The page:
World Streets is proposing to support the nomination of the prolific Dutch environmentalist, industrial designer, provocateur Ludd Schimmelpennink for a major international environmental award for his life-time contributions to sustainable development, sustainable cities and sustainable lives. (Our timetable for this submittal gives us one week from today, 10 November, to finalise the nomination.)
We invite the readers of World Streets to have a look and, if you will, get back to us with your suggestions to (a) edit, expand and improve the nomination whose draft follows. And once you have had a look and thought about it, you are invited to join us in supporting this unusual nomination. If so, it would be great to have your name, position and organisation( if any), city and country. And should you wish to add some brief remarks (less than 50 words max.), please do and our earnest editor will do his best.
– by Kelvin Chan , Published on May 1, 2019
Aerial photography of Penang’s rapacious development in various locations in 2019.
* We suggest that you take your time and observe in full screen mode for full effect.
Other environment, nature and cultural videos by Mr. Kelvin Chan at https://www.youtube.com/channel/UCj6SVRDOhWVhEerCk2gKh5Q
– Video by Kelvin Chan , Published on May 1, 2019
用航拍记录槟城的发展。航拍槟城各地方，记录槟城的发展 – Aerial photography of Penang’s rapacious development in various locations in Penang.
* We suggest that you observe in full screen mode for full effect.
COMMENTARY: Trevor Sibert:
Penang Heritage Trust (PHT) Discussions.
Remarkable footage! Will certainly get your hair standing. Credit to the videographer.
It depicts the harsh reality that is plaguing Penang, overlooking sustainable development. The unnatural destruction of natural forest, hills and waterways. Putting lives in danger from landslides. Roads that are merely hanging off cliffs, being used by heavy vehicles too. The presence of unnatural giant pillars for elevated roads. Increasing the carbon footprint!
We are killing Penang!
YOUR COMMENTARY HERE OR VIA CLIMATE@NEWMOBILITY.ORG
* Wanted: Curators, sentinels and contributors for World Streets “Drivers As Victims” Department. Contact firstname.lastname@example.org
Drivers as Victims
After a century of fearless and uncontested domination, peace and pandering, here we are in 2019 and to our great surprise as car/owner drivers around the planet suddenly find themselves in the midst of a raging process of transition to a very different world of privilege and limitation, laws and enforcement, economics and free rides. And unsurprisingly in their own eyes they see themselves as victims: having their territory limited step by step to ever-growing parts of the city-scape where they have long been uncontested kings and queens.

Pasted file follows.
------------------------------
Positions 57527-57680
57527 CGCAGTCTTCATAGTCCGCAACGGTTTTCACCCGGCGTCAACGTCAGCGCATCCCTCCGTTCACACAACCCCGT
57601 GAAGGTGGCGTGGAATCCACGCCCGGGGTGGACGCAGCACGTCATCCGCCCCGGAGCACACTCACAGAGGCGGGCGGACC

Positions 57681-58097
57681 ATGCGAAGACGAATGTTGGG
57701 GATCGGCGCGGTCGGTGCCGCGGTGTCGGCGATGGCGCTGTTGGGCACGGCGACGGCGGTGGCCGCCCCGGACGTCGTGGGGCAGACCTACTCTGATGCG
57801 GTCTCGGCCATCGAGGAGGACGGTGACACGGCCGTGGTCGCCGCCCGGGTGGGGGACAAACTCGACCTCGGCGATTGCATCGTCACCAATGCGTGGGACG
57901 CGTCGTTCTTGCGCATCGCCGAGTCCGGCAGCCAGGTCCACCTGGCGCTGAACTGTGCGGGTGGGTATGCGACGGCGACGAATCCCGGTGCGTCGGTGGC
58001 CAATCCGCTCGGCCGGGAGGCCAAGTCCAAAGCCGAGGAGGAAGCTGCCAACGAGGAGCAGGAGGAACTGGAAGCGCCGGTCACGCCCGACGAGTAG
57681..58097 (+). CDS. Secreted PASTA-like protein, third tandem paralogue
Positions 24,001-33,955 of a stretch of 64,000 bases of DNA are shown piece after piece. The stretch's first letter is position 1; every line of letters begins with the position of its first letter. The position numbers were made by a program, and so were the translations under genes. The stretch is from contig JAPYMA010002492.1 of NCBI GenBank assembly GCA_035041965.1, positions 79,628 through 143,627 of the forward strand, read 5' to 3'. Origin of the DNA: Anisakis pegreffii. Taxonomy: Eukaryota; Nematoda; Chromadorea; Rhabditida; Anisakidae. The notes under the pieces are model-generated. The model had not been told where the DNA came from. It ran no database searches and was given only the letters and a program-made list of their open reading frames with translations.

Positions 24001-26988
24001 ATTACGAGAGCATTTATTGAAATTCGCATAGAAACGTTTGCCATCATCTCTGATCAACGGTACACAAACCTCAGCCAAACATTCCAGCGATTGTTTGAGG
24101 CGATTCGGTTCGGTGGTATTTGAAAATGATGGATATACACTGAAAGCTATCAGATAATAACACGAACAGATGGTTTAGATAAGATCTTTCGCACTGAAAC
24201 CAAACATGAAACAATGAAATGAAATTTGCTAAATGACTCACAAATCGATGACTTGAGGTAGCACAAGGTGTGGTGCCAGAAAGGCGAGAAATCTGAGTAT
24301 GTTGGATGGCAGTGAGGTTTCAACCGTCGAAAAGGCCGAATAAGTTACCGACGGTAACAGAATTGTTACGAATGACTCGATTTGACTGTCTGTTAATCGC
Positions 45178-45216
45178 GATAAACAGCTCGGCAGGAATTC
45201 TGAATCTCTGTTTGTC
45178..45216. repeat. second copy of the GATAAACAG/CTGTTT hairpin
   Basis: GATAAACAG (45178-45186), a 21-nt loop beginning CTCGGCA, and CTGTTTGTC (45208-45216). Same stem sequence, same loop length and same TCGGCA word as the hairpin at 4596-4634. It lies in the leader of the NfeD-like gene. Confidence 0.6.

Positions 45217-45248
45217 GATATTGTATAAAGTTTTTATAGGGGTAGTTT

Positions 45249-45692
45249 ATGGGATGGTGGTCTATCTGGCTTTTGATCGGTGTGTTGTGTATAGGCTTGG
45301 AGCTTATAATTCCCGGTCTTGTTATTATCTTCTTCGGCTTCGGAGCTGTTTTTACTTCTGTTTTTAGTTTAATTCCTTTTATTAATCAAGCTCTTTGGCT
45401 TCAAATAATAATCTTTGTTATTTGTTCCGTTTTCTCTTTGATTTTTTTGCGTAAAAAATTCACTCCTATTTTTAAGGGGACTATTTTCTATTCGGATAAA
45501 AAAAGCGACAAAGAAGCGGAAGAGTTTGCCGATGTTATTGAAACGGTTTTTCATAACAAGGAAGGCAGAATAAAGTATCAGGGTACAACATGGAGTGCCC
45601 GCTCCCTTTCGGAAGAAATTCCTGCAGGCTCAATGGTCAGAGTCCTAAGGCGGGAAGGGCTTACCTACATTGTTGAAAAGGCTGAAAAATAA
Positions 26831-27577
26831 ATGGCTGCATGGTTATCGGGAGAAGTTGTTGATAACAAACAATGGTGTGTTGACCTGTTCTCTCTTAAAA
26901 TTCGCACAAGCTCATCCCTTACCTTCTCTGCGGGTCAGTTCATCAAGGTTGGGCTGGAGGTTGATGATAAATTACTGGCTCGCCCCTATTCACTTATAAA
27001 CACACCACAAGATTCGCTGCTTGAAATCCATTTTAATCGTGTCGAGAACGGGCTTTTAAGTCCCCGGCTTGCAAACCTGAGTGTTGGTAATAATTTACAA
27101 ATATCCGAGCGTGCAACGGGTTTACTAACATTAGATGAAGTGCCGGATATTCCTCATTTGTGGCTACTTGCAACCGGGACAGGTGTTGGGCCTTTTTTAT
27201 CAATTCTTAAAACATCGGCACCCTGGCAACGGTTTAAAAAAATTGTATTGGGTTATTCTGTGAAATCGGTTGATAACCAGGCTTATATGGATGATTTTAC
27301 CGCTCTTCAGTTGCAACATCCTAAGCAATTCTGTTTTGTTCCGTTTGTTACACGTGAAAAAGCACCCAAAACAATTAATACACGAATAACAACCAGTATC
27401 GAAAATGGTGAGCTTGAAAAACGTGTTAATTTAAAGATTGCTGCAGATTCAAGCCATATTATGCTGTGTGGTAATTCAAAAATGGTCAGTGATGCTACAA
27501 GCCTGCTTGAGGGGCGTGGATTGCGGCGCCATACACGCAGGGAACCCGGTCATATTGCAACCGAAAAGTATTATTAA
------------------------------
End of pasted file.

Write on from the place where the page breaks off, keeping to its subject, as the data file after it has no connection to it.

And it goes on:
This is a critical reference and tool set for World Streets readers, introducing the full contents as of 6 March 2019 of the TDM (Transportation Demand Management) Encyclopedia of the Victoria Transport Policy Institute headed by Todd Litman. All the more than one hundred resources and references cited here are available online. The full report is online at: http://www.vtpi.org/tdm/
Transportation Demand Management (TDM, also called Mobility Management) is a general term for strategies that result in more efficient use of transportation resources. This Encyclopedia is a comprehensive source of information about innovative management solutions to transportation problems. It provides detailed information on dozens of demand management strategies, plus general information on TDM planning and evaluation techniques. It is produced by the Victoria Transport Policy Institute to increase understanding and implementation of TDM.
How important is TDM for transport/mobility planners, policy makers or concerned citizens and civil society? It is very easy to answer that question, which boils down to this: If you do not have on your team first rate competence in TDM measures and references, then you are in the wrong business. TDM is the first line of defense of sustainable transport planning and policy!
The idea of slowing top speeds on traffic in the city to reduce accidents and achieve other important systemic benefits would seem like a pretty sensible, straightforward and affordable thing to do. For a lot of reasons. Let’s have a look.
Cambridge drivers spend a whopping 23 days a year queuing in traffic
Cambridge has been named the congestion capital of the UK – weeks after the council announce ‘peak hour’ parking charges
ANNUAL CLIMATE CHANGE STRATEGY, CARBON MANAGEMENT PLAN AND CLIMATE CHANGE FUND UPDATE REPORT